There are always reasons not to write. They appear as wantonly as toadstools after the rain. Entertaining those reasons even for a split second is the path to uncreativity. Write, even if you have a twinge, a doubt, a fear, a block, a noisy neighbor, a sick cat, thirteen unpublished stories, and a painful boil. Write, even if you aren’t sure. Come to Paris, even if you don’t speak French.
Why I Chose This Book:
The small mustard covered volume was staring at me from an end cap full of France-themed books, mostly novels (and I did pick up two of them) but this book as well. It’s designed to look like a moleskine notebook, with a two-inch-wide paper band its only real decoration. I liked the title, it seemed to speak to me.
About the Book:
A Writer’s Paris is part guide book and part writing guide, using the rhythm and flow of the City of Light as a source of inspiration, as much as a recommended place to spend a month writing. The author is a writing coach/life coach kind of person, and has written many works that encourage readers to pursue their creative urges. The particular book is gentle when it needs to be, firmer when it must be, and completely entwined with the seduction that is Paris.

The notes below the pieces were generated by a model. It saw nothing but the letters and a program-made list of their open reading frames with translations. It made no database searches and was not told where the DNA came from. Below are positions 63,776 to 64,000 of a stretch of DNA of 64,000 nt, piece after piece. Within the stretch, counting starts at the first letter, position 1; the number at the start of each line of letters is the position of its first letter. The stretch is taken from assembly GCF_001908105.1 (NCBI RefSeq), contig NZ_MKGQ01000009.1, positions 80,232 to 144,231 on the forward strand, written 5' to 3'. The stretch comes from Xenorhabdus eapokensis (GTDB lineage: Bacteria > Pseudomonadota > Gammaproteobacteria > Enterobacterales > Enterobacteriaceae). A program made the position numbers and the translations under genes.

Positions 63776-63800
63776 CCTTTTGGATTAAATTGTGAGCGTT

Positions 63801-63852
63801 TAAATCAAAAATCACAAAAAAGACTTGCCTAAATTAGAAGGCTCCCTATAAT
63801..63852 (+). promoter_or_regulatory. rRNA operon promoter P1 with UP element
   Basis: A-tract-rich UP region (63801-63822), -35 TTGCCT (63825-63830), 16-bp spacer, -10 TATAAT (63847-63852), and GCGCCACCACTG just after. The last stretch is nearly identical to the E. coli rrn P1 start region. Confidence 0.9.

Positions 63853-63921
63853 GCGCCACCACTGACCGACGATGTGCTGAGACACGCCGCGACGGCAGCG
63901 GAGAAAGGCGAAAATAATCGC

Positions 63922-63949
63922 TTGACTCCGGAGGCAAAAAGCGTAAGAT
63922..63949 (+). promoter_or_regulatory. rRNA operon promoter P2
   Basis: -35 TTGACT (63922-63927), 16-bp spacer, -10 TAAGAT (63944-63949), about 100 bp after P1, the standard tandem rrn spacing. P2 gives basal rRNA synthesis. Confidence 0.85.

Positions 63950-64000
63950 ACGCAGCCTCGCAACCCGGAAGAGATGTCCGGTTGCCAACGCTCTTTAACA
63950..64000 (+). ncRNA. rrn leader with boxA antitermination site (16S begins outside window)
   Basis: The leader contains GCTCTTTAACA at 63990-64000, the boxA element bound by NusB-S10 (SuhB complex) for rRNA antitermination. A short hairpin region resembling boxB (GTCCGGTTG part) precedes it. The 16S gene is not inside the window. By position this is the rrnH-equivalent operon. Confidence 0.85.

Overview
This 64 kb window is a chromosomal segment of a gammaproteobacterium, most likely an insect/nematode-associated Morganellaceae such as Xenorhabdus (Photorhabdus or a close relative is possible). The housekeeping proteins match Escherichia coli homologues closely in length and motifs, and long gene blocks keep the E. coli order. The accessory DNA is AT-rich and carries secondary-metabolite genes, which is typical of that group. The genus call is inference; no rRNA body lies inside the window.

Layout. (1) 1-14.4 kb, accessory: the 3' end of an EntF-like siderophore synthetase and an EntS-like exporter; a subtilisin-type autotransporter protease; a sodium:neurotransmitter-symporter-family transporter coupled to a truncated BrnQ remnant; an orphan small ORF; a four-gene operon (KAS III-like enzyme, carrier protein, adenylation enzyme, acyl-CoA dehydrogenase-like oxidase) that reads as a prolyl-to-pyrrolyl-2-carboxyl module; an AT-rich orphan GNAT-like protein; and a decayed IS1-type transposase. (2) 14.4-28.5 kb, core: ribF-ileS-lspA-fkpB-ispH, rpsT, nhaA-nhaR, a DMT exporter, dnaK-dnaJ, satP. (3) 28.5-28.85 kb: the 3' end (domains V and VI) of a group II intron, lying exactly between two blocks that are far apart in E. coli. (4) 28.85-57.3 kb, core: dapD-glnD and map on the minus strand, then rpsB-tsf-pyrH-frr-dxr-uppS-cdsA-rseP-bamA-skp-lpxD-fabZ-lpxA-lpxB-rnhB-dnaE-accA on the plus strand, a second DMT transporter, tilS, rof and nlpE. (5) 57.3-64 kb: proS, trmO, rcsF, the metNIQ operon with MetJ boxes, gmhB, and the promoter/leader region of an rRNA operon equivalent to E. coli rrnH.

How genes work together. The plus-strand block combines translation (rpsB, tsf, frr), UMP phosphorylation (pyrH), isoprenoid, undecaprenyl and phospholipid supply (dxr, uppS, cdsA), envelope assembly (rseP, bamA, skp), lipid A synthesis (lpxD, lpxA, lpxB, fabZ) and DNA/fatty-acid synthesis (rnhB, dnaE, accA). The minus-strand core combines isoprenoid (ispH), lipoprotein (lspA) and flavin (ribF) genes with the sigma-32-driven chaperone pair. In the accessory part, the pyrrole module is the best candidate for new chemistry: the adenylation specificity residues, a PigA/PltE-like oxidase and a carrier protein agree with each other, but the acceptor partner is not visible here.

Much of it was common-sense reminders that we all, as writers, need to hear: write every day, make the time, skip tv and write, don’t talk about it, just do it, etc. A good portion of it, however, recommended various neighborhoods in Paris, told you to visit the Louvre, yes, but remember that you were there to write, and even to stop passers-by and ask, “Which of these two things would you rather read a novel about?” then offer two things, to help choose one of the topics in your head. (The improviser part of my personality finds this exercise really appealing.)
Do I recommend this book?
Yes, absolutely. If you are a writer, or think you want to be, you need to read this. If you are involved in any other creative pursuit, you might also benefit from it.